Do Google Profiles have SEO value?

Posted by Fernando Chavez on January 6th, 2010

Before beginning this post, the first thing I’d like to note is that its inspiration came from two posts on (here’s post 1 and now post 2). The original posts are fairly old, but the issues are still applicable. Essentially, what he was testing was whether or not a Google Profile passes PageRank and/or link relevancy to your website. I was naturally intrigued because I’m trying to build this site’s link profile from the ground up and I was wondering if I could possibly take advantage from a search engine optimization standpoint. I decided to comment on the entry with some of my thoughts and a suggestion for a follow-up test. Okay, I had other reasons too (which I leave to you to figure out :) ), but that’s not important right now. What is important is that I tried to comment and I don’t think the submission worked. Since I wasn’t sure if my comment would be put upon Dixon Jones’ site, I decided to publish my comment here:

Whenever I test if anchor text is being passed I always rely on the inanchor: command. So if page A links to page B with the anchor text “keyword abc12345″, then I’ll query Google with an inanchor: and that phrase in quotes. Sometimes Google will return both pages, but oftentimes they’ll only return the page being linked to, as your current test shows (

If you wanted to run another test for the current state of Google Profile link value, you could eliminate the first link to your site that reads “Web Marketing Agency” and then switch your blog link and the link that reads “my internet marketing company” so that the latter appears first. Once Google re-indexes your profile, they should start counting the anchor of the later link (they only count the first link to any particular page, which you appear to know, but I’m just making sure).

There are only 8 pages in Google’s index that have that inbound anchor text right now ( I think if you could jump pretty high into that result you can be certain that both PR and keyword relevancy flow through Google Profiles. In particular, I would look at the inanchor: rankings of your site compared to and Their corresponding Google Profiles are and, respectively, neither of which has as much PR as your Google Profile. That’s an assumption of course since both have grayed out PR in the Google Toolbar. Regardless, the relevancy passed on is essentially the same in all three profiles, so if you happen to leap frog those two sites I think PR would be the deciding factor.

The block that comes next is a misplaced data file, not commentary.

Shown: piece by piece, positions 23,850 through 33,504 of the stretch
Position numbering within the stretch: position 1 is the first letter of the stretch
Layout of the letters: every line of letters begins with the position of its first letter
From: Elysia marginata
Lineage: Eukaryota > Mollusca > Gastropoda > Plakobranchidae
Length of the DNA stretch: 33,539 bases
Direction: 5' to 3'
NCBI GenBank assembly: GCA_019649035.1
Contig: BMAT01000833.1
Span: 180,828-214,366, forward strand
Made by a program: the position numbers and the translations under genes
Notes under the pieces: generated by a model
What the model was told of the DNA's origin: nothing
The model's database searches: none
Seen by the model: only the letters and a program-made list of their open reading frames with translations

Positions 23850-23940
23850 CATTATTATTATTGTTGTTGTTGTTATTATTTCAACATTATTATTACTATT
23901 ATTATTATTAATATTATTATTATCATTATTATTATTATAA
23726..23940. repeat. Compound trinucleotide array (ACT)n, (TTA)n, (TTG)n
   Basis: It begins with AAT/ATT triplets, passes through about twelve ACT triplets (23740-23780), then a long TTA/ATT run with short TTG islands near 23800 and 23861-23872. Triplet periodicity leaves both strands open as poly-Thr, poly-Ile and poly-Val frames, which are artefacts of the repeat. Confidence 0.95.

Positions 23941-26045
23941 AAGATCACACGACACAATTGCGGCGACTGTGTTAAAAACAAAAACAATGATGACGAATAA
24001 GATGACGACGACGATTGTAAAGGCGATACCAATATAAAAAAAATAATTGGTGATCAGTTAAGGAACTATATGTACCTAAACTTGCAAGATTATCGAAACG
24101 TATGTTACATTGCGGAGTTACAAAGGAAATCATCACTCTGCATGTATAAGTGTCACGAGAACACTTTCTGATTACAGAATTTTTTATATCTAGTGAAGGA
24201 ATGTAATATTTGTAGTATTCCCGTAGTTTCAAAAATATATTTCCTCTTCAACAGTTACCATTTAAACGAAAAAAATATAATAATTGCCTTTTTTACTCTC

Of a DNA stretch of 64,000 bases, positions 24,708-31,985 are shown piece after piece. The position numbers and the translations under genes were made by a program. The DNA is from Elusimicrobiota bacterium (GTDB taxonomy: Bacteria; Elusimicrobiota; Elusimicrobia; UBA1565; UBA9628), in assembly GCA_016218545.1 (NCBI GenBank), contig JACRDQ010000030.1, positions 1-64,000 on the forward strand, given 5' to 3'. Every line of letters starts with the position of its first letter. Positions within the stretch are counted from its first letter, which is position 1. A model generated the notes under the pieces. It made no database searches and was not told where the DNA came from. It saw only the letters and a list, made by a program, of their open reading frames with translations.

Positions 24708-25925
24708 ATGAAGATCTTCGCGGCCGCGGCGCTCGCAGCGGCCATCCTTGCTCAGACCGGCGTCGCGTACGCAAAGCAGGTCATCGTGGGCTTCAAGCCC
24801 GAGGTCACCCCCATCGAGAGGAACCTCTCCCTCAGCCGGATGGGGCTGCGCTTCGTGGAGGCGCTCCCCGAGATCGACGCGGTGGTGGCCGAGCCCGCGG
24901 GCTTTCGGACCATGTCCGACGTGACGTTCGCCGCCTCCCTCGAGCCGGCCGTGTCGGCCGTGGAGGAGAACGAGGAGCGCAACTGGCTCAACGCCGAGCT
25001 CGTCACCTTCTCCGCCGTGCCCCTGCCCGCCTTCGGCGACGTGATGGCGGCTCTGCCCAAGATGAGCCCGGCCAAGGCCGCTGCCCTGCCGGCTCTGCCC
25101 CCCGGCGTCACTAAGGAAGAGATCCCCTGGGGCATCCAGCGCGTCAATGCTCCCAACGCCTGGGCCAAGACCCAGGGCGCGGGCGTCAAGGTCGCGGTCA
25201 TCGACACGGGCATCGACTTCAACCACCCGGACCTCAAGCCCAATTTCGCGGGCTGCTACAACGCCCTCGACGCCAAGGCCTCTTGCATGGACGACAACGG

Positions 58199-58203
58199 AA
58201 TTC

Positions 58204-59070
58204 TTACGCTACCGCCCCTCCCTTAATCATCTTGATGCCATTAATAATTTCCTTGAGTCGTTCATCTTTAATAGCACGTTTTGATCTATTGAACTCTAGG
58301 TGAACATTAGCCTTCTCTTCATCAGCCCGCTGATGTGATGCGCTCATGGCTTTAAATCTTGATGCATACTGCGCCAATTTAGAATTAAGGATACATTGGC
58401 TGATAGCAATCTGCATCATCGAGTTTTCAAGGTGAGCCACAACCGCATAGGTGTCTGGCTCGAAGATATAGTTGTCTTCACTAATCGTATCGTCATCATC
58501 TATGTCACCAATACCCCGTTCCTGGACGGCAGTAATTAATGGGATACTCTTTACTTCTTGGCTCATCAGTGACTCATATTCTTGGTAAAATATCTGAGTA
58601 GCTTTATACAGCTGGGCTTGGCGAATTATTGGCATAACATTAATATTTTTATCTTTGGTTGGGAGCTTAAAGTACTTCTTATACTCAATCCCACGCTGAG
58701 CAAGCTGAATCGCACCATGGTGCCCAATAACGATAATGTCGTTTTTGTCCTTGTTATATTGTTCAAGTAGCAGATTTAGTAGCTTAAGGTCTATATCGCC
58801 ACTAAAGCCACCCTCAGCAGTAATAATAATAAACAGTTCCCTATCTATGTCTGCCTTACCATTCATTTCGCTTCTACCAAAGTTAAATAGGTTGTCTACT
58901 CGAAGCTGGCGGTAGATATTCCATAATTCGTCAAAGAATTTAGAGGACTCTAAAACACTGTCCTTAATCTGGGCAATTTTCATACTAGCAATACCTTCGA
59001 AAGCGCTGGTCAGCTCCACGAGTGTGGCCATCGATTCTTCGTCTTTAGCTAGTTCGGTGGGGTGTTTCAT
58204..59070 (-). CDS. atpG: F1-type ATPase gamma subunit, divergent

All of this could be for nothing since Google could change their mind tomorrow and neither relevancy nor PR would be passed on through these pages. It’s probably not worth focusing on too much for that reason. However, I could see why Google would possibly choose to pass on PR/relevancy through their profiles. If your profile develops links naturally, you must be a relevant (i.e. important) person, right?

Nevermind that the comment is a blog post in itself. I think you can see why I wanted to post it here. Essentially, what all of my Google searching told me is that it is very possible to take advantage of your Google Profile for SEO purposes. I’m certain it passes PR and link relevance. However, I’m also certain that the only way you can get benefit from it is if you build some links to it. Take for example, the two other Google Profiles I mentioned in my comment. Both of those pages are clearly in Google’s supplemental index as this query shows. You can read more about researching main index vs. supplemental index Google results here.

In the end, if you just launched a site and have virtually no inbound links (like me, yay!), then you’d probably be better off developing some links directly to your site. But if you’re a little further along in the search engine optimizing of your site, then building a Google Profile might not be a bad idea. I’ll probably do it at some point. Just remember the SEO value won’t come out of nowhere. You’ll have to get some PR and keyword relevance going to it before you’ll see any benefit.

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